Daily Bulletin

The Conversation

  • Written by Chris Doucouliagos, Professor of Economics, Department of Economics and Alfred Deakin Institute for Citizenship and Globalisation, Deakin University

Higher inequality makes it harder to raise taxes and therefore redistribute income to fight its spread, our analysis shows. This is because in the past, on average, inequality has reduced the amount of income tax governments can collect as a share of GDP.

We also found a similar, though smaller, effect with less visible indirect taxes. Our findings help explain the difficulty governments, including Australia’s, are experiencing in raising taxes, declining top income tax rates and growing budgetary pressure and debt burden.

In a study with Rabiul Islam and Jakob Madsen, we reassessed the impact of inequality on taxation and redistribution for 21 high income OECD economies over the period spanning 1870 to 2011. We looked at the relationships between inequality, taxes and government spending.

We focused on inequality generated by each of these economies before government redistribution of tax revenues, measured by the Gini coefficient - a statistical measure of the income or wealth distribution of a nation’s residents - and the income share of the top 10%.

After contracting for over 100 years, income inequality has risen since the 1980s. This is largely due to factors such as declining unionisation, technological advances, and globalisation.

image Average market inequality (Gini coefficient) and the income tax ratio, 21 OECD economies, 1870-2011. Author provided

Inequality has risen significantly throughout the OECD economies in recent three decades. For example, the income share of the top 1% in Australia doubled from 4.5% in 1981 to 9% in 2013.

Most economists see inequality as important for providing incentives that reward risk and effort. Nevertheless, rising inequality can create major economic and social challenges, potentially adversely affecting economic performance and people’s political engagement.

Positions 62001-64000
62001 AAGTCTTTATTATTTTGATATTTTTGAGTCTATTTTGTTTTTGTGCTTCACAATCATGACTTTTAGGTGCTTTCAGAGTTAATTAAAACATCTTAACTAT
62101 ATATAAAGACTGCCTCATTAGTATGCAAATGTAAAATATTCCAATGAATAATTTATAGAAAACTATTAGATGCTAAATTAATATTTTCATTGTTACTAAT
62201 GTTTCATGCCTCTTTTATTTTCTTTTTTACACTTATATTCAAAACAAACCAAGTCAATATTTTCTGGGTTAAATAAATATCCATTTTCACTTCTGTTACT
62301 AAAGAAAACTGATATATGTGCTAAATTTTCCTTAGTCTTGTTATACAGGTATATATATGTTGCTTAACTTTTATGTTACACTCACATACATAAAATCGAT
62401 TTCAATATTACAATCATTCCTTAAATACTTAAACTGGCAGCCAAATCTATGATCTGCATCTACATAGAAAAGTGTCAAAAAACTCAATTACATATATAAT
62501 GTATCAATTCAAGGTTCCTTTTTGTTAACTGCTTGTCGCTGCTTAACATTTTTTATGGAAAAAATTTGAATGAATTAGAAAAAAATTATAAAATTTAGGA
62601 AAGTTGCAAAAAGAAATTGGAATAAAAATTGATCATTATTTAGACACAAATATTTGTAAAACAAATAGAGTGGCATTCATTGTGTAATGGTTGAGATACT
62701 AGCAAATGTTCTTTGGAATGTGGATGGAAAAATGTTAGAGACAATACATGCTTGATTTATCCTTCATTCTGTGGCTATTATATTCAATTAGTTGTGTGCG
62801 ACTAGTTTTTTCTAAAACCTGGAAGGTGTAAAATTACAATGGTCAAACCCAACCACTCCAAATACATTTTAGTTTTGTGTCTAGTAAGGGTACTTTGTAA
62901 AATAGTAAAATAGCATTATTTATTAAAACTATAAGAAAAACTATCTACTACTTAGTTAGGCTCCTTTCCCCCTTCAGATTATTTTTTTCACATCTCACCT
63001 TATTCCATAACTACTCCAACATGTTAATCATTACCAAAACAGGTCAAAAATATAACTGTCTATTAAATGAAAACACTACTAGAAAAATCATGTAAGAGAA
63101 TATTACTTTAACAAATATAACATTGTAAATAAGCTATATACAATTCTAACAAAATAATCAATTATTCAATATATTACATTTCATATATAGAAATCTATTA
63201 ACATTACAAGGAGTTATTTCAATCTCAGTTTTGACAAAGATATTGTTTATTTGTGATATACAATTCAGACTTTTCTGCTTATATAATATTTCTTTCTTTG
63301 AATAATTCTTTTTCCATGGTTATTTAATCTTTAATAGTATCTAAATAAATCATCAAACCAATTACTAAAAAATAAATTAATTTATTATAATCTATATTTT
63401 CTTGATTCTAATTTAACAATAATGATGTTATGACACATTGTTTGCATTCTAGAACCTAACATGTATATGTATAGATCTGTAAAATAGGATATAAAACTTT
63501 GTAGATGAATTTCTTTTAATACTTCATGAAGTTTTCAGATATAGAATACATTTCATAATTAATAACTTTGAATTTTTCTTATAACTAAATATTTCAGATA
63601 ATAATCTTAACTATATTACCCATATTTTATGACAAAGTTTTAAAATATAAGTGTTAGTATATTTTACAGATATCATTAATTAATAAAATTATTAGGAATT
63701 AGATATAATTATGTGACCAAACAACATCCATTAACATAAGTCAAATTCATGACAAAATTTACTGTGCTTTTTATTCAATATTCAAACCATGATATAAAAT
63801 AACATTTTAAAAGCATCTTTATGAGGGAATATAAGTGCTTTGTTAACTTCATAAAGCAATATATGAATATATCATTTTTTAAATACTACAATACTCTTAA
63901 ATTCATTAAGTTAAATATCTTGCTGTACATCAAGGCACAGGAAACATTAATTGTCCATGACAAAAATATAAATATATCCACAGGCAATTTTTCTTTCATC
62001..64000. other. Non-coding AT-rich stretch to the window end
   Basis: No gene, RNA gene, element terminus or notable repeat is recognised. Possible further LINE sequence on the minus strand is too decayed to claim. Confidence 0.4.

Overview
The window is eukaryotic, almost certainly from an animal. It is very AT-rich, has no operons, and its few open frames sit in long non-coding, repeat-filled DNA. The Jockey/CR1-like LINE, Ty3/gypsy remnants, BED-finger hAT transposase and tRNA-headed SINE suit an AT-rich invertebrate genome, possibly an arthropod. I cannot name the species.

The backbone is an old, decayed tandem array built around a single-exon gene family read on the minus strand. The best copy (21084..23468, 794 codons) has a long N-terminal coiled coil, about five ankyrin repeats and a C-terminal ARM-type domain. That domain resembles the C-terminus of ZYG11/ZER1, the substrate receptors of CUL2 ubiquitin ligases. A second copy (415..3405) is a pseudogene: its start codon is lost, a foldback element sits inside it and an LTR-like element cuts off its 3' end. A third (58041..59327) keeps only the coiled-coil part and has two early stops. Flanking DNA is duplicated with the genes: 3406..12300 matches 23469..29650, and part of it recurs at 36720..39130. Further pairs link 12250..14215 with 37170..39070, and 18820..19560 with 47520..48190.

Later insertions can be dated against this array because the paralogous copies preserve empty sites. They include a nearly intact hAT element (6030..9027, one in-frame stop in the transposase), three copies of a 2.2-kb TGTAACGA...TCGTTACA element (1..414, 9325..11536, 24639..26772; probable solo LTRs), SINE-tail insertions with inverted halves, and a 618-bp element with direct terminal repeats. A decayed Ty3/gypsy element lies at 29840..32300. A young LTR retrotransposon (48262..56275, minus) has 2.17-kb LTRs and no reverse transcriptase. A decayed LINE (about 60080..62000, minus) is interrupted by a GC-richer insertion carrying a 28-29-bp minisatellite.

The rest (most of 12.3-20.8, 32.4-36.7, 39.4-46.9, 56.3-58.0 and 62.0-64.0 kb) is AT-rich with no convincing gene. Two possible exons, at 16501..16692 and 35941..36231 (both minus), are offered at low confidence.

Democratic governments usually respond to inequality with a myriad of policies and public spending designed to redistribute incomes. These are funded principally through taxation and debt.

According to economists’ thinking, democratic governments adopt policies that reflect the median voter’s preferences. So, as inequality rises, the expectation is that there will be greater demand for redistribution and therefore more taxation. Emerging evidence suggests this widely held view among political scientists and most economists is incorrect.

Limiting the power of government to fight inequality

Fiscal policy is an inherently political process. Virtually all government action involves some redistribution, from social security to subsidised schools and transport.

One explanation for our findings is that rising inequality reflects more than diverging incomes. As inequality increases, people become more segregated socially and their trust in each other deteriorates.

With widening income differences and growing social divisions, citizens are less willing to support each other and taxpayers less willing to pay taxes. As the gap widens between taxes paid and government services received, voters lose satisfaction with the tax system. So, when people have less motivation to pay tax, tax resistance and tax evasion rise.

At the same time, political pressure accumulates to curtail taxes and lobbying intensifies against redistribution of incomes. The middle class has a lot of political power and its willingness to pay taxes and support income redistribution policies is particularly important.

This varies between nations, with calls for more redistribution in some and less in others. Ethnic and racial differences also play a critical role in some nations.